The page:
NASA-DLR cooperation – from Cologne to the stars
Airborne SOFIA observatory explores the night sky over Europe
- SOFIA - NASA and DLR's unique airborne observatory – will be based at Cologne Bonn Airport from 4 February to 16 March 2021.
- Prior to arriving at Cologne Bonn Airport, the Boeing 747SP, which has been converted into a stratospheric observatory for infrared astronomy, underwent a C-check at Lufthansa Technik in Hamburg.
- The six-week research campaign in Germany is a first; SOFIA's usual location is the NASA base in Palmdale, California.
On 4 February 2021 airborne observatory of the German Space Agency at DLR and the US space agency, NASA, will be expected at Cologne Bonn Airport (estimated arrival time 15:40 CET). From there, it will explore the night sky over Europe until 16 March.
“The SOFIA infrared observatory is one of the largest German-American projects for space exploration and underlines how important the cooperation with NASA is for us,” explains Walther Pelzer, DLR Executive Board Member and Head of the German Space Agency at DLR. “We are enormously pleased that a full scientific flight campaign is now taking place from Germany for the first time since science operations began. SOFIA is scheduled to complete 20 flights with the German instrument GREAT, a high-resolution spectrometer, by mid-March, operating primarily over Western Europe.”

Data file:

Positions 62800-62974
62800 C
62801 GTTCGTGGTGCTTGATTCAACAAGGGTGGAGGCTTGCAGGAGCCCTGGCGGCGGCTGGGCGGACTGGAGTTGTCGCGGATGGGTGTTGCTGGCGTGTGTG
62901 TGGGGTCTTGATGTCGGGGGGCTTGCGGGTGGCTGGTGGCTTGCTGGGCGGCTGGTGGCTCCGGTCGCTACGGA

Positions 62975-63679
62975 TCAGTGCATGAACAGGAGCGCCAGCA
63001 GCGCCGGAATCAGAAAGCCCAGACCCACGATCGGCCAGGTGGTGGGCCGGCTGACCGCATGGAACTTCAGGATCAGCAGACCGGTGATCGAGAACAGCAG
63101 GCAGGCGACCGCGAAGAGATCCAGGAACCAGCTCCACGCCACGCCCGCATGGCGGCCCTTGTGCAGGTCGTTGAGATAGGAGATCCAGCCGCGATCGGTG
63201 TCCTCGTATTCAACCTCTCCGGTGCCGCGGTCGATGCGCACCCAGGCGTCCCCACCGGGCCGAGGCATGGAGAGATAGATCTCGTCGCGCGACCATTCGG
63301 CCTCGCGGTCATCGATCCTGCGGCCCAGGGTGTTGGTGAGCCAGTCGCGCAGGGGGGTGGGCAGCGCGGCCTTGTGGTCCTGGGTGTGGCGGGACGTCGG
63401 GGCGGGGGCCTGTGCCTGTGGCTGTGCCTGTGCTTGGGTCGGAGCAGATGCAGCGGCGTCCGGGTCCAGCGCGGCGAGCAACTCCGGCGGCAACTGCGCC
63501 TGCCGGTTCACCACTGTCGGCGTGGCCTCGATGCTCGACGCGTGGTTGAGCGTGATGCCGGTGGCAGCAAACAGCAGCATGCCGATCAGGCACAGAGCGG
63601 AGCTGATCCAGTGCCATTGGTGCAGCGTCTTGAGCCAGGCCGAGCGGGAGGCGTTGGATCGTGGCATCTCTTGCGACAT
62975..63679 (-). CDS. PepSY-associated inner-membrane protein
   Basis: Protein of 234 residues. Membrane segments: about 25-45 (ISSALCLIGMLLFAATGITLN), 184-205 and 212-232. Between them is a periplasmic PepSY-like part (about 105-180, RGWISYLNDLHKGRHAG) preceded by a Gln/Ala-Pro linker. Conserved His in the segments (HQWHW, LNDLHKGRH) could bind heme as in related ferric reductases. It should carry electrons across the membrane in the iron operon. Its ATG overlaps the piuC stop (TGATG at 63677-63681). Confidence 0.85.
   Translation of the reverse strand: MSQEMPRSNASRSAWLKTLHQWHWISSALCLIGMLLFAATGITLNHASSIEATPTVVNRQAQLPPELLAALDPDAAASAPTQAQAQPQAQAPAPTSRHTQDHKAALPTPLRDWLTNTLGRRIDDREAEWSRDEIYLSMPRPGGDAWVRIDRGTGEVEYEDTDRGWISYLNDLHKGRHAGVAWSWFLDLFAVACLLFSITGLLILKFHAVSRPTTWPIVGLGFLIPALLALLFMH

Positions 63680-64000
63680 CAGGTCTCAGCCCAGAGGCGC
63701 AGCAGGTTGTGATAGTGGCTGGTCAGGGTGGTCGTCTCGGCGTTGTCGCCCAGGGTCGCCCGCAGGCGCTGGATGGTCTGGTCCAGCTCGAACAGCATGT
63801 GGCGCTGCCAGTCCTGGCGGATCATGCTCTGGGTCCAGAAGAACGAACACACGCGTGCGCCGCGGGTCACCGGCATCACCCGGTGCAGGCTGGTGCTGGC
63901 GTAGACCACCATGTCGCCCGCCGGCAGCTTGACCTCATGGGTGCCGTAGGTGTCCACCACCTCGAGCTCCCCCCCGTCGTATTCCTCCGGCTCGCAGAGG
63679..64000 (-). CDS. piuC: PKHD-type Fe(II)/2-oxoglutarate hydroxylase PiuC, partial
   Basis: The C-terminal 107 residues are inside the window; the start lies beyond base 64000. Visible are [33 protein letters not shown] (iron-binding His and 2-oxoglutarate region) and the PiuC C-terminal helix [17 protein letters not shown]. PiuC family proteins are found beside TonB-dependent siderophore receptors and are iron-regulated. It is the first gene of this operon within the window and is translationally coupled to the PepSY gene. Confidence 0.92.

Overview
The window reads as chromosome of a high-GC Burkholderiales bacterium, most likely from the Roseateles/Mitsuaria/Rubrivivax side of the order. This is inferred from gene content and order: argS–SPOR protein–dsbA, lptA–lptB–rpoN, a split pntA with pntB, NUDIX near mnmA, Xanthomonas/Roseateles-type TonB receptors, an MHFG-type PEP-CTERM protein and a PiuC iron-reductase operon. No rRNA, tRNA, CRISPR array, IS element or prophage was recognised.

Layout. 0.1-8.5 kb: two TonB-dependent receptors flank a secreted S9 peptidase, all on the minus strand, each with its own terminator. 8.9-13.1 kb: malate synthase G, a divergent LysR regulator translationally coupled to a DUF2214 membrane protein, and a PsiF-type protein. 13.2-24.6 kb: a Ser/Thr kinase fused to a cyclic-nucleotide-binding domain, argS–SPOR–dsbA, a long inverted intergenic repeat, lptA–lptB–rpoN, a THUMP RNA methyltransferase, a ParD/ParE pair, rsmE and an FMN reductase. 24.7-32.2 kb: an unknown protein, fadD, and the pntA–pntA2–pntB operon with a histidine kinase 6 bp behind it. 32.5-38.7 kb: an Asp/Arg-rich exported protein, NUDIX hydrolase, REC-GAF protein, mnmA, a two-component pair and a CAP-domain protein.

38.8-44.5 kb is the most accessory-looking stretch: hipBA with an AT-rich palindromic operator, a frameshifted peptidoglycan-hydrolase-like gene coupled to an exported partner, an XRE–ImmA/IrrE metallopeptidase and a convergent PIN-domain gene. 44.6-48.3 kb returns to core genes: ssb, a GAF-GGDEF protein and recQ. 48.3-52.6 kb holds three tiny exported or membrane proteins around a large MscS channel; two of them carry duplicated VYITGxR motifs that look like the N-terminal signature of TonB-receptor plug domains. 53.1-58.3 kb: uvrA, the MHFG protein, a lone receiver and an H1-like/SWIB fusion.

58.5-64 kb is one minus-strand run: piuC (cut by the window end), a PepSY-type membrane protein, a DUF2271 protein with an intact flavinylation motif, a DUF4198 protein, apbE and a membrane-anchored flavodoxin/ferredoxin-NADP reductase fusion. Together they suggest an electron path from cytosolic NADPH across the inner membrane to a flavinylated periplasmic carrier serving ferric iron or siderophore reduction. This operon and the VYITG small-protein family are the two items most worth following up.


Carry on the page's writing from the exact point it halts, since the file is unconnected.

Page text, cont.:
“We are taking advantage of SOFIA’s ability to observe from almost anywhere in the world to conduct compelling astronomical investigations,” said Paul Hertz, Director of the Astrophysics Division in the Science Mission Directorate at NASA Headquarters in Washington D.C. “This observing campaign from Germany is an excellent example of the cooperation between NASA and DLR that has been the strength of the SOFIA programme for over 25 years.”
“We are very proud that NASA and DLR have chosen Cologne Bonn Airport as the base for SOFIA's first German scientific flight campaign. This underlines the international importance of Cologne Bonn,” said Johan Vanneste, CEO of Flughafen Köln/Bonn GmbH. “A 40-member project team, together with many external contributors, has meticulously prepared the campaign over the past weeks and months. A heartfelt thank you to all those involved – I am looking forward to a very exciting six weeks with an international team.”